Our Vancouver Wills Dispute Lawyers just happen to also be Vancouver’s top rated* family law firm. So, since the Court in a Vancouver Wills Dispute case must analyze what a spouse of a deceased would get if the parties had divorced, our lawyers are in a prime position to help you and the Courts sort out these difficult and emotionally draining cases. Here are the BC rules the judge and our Vancouver Wills Dispute Lawyers use to determine what a fair provision in a Will is:
 I turn to consider W.F.M.’s legal and moral duty to J.D.M. under the Tataryn framework.
 The Court in Tataryn suggested that guidance considering a testator’s legal obligations while he or she was alive may be found in the Divorce Act, R.S.C. 1985, c. 3 (2 Supp.), family property legislation or the law of constructive trust. In Tataryn however, the court did not conduct a detailed examination or make specific findings concerning property or how much support Mrs. Tataryn would have been entitled to in the event of a separation: Kish v. Sobchak Estate, 2016 BCCA 65.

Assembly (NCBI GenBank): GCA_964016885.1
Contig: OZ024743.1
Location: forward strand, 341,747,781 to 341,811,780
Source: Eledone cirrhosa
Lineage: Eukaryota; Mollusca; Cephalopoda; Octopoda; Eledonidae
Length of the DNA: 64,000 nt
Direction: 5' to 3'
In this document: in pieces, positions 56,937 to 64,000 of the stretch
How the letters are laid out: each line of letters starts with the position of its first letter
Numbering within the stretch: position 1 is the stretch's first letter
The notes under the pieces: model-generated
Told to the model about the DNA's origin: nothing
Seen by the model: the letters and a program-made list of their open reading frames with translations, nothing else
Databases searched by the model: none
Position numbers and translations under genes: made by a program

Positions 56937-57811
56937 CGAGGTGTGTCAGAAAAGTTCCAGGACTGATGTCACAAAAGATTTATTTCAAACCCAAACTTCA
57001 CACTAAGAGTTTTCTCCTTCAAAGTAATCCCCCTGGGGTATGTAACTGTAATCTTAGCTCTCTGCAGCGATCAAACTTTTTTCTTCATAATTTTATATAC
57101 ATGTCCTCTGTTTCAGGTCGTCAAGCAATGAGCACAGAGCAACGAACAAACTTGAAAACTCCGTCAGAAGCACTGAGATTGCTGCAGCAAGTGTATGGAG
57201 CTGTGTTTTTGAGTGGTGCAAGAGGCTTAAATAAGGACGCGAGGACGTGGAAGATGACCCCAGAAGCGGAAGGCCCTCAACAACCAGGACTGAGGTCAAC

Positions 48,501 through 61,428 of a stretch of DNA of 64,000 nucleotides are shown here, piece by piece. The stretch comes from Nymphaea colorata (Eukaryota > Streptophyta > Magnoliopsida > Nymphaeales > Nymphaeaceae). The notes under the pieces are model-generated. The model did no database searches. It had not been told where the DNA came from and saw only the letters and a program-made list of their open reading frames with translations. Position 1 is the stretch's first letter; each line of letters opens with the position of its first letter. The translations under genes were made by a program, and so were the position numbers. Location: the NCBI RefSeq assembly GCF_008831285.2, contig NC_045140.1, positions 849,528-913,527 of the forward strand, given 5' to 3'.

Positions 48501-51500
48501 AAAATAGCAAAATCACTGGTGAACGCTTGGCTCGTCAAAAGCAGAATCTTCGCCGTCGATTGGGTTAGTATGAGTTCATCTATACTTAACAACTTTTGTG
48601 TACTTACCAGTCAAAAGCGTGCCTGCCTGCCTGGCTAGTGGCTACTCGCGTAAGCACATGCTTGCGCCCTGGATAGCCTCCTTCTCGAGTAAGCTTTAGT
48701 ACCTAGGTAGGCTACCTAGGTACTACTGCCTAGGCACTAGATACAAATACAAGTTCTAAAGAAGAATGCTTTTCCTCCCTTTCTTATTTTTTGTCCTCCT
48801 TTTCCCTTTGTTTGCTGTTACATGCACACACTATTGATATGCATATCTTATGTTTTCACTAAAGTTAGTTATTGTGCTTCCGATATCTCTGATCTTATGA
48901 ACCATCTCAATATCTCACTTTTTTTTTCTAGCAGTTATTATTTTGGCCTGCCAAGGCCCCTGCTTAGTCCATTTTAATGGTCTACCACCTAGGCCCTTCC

The judicial approach in British Columbia following Tataryn has been to determine the legal obligations to a spouse by considering the spouses’ entitlement on a notional separation immediately prior to death: Ciarniello at para. 70. However, Madam Justice Newbury affirmed in Kish that the analysis of a deceased spouse’s legal obligation need not be detailed or exact given the difficulty of drawing a direct analogy between the consequences of a marriage breakdown – which leaves both spouses with needs and obligations – and the death of a spouse. She underscored at para. 49 that an action under the WVA “should not normally become a proxy for divorce proceedings, complete with elaborate features and special rules applicable to a family law trial”.